I actually got doused just earlier this week, but I was already soaked anyway.
My brother goes out of his way to splash people if the opportunity presents itself. (Yes he's a douche)
Driving is all about anticipation. If you can't anticipate an obstacles effect on your vehicle then you should fail. What if it was a solid obstacle and it hit the pedestrian?
I splashed my next-door neighbor once, and I didn't even notice that I had done it. He just stood there with this "Oh my God, I can't believe that just happened" expression and when I finally realized what I had done, I felt so terrible. I didn't stop apologizing for days, and I don't think I ever looked him in the eye after that
They should create the rule, if you want to splash, you must be splashed first.
Around here, if you drive straight-on through a puddle, you're liable to loose your front end.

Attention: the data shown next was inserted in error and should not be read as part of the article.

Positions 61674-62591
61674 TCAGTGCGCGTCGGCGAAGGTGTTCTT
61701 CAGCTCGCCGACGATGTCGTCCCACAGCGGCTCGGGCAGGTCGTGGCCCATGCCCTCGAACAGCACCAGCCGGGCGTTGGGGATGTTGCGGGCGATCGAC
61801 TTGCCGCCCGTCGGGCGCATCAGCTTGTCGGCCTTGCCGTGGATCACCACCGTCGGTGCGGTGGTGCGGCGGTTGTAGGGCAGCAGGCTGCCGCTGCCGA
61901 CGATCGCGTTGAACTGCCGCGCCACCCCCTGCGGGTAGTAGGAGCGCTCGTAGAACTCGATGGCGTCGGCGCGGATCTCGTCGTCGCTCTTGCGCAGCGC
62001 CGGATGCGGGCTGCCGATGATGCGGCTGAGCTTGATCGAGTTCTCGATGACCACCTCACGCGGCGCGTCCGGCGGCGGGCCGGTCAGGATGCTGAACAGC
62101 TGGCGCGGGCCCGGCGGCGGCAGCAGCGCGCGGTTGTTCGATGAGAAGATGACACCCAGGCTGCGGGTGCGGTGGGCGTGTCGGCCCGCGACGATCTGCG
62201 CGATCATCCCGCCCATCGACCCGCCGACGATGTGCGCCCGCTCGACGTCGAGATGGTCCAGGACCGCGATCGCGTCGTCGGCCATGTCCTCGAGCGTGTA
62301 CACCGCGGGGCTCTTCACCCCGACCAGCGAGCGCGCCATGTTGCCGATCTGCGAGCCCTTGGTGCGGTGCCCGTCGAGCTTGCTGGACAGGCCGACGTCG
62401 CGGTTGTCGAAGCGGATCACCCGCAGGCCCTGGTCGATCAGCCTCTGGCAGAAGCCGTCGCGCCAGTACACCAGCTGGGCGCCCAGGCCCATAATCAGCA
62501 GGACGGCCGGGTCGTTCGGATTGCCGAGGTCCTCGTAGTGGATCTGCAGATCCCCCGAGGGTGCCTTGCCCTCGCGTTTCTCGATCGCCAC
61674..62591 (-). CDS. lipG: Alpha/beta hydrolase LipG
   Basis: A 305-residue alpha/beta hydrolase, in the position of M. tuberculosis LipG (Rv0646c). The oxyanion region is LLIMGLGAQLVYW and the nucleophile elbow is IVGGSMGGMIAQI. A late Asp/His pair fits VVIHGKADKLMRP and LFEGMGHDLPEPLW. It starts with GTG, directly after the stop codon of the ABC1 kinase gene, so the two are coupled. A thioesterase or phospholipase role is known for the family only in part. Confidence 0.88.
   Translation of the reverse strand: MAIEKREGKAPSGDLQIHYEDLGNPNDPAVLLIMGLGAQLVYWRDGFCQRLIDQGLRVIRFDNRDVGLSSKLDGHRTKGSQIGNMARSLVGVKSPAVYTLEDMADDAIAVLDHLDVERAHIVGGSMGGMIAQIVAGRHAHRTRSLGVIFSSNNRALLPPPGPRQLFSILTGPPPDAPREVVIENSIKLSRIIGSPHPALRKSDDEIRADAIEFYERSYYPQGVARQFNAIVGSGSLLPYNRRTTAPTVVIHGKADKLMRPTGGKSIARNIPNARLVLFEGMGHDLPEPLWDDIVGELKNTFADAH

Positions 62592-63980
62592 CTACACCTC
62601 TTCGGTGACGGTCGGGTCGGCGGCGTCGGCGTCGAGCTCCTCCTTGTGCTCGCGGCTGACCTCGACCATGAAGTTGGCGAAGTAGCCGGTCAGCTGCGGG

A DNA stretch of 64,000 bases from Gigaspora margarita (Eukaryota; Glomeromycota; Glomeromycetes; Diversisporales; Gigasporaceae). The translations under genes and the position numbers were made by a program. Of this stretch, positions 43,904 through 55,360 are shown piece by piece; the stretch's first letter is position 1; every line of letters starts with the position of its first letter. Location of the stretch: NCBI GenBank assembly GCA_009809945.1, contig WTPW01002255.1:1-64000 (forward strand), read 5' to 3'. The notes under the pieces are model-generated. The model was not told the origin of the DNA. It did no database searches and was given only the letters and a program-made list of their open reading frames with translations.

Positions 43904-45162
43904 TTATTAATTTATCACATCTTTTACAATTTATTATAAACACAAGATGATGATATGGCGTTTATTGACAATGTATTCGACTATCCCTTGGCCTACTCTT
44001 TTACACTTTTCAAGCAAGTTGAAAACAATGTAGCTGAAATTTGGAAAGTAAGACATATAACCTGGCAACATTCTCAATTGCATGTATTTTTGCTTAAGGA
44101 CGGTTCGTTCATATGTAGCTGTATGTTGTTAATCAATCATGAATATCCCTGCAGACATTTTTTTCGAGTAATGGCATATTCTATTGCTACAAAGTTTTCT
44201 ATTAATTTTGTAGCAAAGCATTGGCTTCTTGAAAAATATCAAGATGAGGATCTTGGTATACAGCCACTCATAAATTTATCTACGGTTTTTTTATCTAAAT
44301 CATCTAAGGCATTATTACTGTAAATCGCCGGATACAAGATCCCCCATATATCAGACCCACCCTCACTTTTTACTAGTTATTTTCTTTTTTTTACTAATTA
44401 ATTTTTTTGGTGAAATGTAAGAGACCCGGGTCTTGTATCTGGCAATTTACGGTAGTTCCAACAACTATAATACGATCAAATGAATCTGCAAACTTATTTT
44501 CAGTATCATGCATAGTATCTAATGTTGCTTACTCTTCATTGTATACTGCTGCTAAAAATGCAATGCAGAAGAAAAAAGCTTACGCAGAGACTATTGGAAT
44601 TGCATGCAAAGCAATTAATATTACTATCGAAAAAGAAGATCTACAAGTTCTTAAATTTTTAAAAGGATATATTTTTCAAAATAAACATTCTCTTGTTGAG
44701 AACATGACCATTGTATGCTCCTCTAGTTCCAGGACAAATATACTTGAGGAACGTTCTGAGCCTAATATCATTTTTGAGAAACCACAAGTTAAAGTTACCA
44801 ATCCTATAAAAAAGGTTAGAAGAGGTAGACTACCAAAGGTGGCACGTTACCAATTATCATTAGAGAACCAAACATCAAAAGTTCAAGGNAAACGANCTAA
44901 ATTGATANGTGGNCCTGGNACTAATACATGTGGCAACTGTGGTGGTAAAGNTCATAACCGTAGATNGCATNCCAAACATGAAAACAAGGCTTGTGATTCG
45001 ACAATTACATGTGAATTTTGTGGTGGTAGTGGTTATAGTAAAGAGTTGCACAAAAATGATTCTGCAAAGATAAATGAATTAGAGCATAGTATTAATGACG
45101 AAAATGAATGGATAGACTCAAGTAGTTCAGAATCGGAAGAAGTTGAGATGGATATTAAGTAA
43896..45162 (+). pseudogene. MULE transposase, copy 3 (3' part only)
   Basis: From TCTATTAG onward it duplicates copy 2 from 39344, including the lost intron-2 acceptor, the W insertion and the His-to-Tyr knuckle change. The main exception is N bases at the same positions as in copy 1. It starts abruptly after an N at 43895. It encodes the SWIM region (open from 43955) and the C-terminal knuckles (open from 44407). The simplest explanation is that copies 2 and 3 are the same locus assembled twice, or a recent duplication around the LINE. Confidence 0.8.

Not a wise choice, with so many pot-holes around.
If you really cannot see a puddle on the tarmac, I urge you to have your eyesight tested as soon as possible. Who knows what else you are missing when you are on the road...
Had she seen it in time, then maybe she would have, or perhaps would've taken measures to avoid it.
But it would appear from the article, driving through the puddle itself wasn't necessarily the problem. It's the fact that she didn't stop afterwards that was the main contribution to her test failure, though given that we don't know whether the person that was splashed considered the incident serious enough to report to the police, then the examiners assertion that it amounted to an accident is woefully exaggerated, given that it implies that the driver essentially committed a hit-and-run and left the scene of an accident.